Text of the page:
Talking about “coastal justice” can be difficult. There’s not even an agreed-upon definition for the term that touches on aspects of urban studies, environmentalism, and anthropology, to name just a few of the disciplines involved.
Chandana Anusha, a Mellon/Princeton Institute for International & Regional Studies Fellow, created a new interdisciplinary course, “Coastal Justice: Ecologies, Societies, and Infrastructures in South Asia,” to start a dialogue around the idea of “coastal justice” — which she loosely defines as the equitable distribution of coastal resources.
In the class, which is being taught for the first time this spring, students are researching South Asian coastlines, forming their own definitions of “coastal justice,” and brainstorming regenerative solutions. For example, when a gigantic new port is built, what could and should happen to the local fishermen, the wildlife, and the neighboring cities?
Anusha’s goal is for the six enrolled students to “think about humanistic dimensions of coastal ecologies,” such as the right to a livelihood and the right to live in a healthy environment.
Each week, students write responses to assigned readings and recorded talks that touch on everything from climate change to British colonization to the construction of the Panama Canal. When the class meets every Tuesday afternoon at the Frist Campus Center, one student takes on the role of the discussant, charged with leading the discussion about that week’s reading, while another student assumes the role of respondent, challenging or underscoring the discussant’s points and posing additional questions. For the final paper and accompanying presentation, students can write about any coastal case study that interests them.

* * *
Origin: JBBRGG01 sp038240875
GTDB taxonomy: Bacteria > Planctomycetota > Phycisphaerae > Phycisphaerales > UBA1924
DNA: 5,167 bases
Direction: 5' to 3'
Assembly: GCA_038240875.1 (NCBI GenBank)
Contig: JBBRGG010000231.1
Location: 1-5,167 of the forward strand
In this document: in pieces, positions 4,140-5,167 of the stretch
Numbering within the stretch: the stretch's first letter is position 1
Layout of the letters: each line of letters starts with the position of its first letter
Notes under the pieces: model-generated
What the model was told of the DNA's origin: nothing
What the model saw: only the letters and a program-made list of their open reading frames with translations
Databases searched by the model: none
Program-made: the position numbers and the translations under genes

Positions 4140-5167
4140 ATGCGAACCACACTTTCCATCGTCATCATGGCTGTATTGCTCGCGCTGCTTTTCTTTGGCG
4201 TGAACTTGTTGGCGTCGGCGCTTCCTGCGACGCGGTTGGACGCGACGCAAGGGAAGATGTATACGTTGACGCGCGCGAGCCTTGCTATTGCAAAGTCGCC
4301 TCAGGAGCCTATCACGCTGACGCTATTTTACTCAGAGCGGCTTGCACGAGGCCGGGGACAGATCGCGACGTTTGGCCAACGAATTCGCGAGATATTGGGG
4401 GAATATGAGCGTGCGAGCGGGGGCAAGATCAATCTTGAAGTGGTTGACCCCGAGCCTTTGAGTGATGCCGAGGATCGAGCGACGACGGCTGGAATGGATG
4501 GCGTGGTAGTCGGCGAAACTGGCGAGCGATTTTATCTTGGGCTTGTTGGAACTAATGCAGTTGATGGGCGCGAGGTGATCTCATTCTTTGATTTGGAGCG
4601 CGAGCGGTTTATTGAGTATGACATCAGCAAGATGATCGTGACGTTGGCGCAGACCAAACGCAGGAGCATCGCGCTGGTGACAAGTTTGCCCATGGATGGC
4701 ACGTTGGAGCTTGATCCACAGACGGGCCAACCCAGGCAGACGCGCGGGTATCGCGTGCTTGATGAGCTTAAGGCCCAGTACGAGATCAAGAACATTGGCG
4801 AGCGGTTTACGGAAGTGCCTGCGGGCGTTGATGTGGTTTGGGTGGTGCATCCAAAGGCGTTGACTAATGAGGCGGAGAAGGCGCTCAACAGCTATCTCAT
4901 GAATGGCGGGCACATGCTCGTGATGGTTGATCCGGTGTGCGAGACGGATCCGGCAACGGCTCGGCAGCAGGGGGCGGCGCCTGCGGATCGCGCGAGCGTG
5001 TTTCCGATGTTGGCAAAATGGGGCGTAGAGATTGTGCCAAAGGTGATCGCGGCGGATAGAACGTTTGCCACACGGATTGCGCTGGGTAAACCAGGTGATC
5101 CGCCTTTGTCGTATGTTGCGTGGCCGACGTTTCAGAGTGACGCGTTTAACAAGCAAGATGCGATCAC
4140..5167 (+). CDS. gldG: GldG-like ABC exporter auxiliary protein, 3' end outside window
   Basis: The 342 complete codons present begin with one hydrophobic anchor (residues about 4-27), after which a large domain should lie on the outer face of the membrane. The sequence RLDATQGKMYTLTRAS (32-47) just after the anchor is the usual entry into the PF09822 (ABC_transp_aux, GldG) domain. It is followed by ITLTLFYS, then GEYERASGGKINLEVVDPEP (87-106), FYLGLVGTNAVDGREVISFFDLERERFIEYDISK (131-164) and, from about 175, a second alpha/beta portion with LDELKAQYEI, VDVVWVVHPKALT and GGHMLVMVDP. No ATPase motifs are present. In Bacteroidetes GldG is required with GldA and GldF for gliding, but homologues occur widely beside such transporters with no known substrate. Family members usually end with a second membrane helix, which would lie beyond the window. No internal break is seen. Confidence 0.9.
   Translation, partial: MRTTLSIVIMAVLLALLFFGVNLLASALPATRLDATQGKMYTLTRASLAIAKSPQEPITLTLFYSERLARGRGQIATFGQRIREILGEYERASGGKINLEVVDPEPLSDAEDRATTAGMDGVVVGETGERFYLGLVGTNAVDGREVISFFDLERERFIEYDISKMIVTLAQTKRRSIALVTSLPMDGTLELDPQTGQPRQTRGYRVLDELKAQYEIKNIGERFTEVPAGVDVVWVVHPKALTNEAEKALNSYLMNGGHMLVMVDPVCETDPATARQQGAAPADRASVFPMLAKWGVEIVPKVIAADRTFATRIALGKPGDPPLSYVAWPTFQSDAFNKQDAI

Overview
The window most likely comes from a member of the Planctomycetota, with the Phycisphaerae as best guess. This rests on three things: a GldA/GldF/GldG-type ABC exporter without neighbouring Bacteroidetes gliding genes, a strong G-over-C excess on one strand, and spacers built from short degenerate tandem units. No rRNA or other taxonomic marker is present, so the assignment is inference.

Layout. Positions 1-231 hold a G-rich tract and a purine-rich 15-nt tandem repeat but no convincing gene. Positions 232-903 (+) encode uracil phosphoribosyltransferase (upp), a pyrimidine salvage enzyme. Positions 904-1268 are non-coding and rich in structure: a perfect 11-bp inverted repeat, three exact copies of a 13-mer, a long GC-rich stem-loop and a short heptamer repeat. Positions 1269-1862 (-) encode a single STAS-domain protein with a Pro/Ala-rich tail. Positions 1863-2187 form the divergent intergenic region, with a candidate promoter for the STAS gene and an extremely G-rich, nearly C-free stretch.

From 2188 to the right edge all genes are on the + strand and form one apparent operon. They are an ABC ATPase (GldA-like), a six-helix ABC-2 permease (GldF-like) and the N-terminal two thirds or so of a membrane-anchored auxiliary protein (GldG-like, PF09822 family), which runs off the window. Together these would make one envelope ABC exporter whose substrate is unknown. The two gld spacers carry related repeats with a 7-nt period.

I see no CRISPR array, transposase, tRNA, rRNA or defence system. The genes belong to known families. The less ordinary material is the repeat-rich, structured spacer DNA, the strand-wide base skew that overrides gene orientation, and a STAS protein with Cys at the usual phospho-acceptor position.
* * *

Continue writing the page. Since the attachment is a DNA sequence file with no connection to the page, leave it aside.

The class grew out of Anusha’s own interests in South Asia, where she was born and raised, as well as her previous role as an environmental anthropologist. For her doctoral degree in social culture and anthropology, she studied Indian port development and the resulting ecological transformations.
“I followed fish workers, farmers, livestock traders, as they negotiated and adapted to the changes that are produced by massive infrastructure products on the coastline of India,” she said.
Though the class is ostensibly focused on coastlines, Anusha is quick to note that coasts are just one part of an interconnected ecology and way of life: “I think the one big takeaway would be to think about the coast not simply as an ecological entity, but something that’s really steeped in people’s moral cultures and impassioned issues.”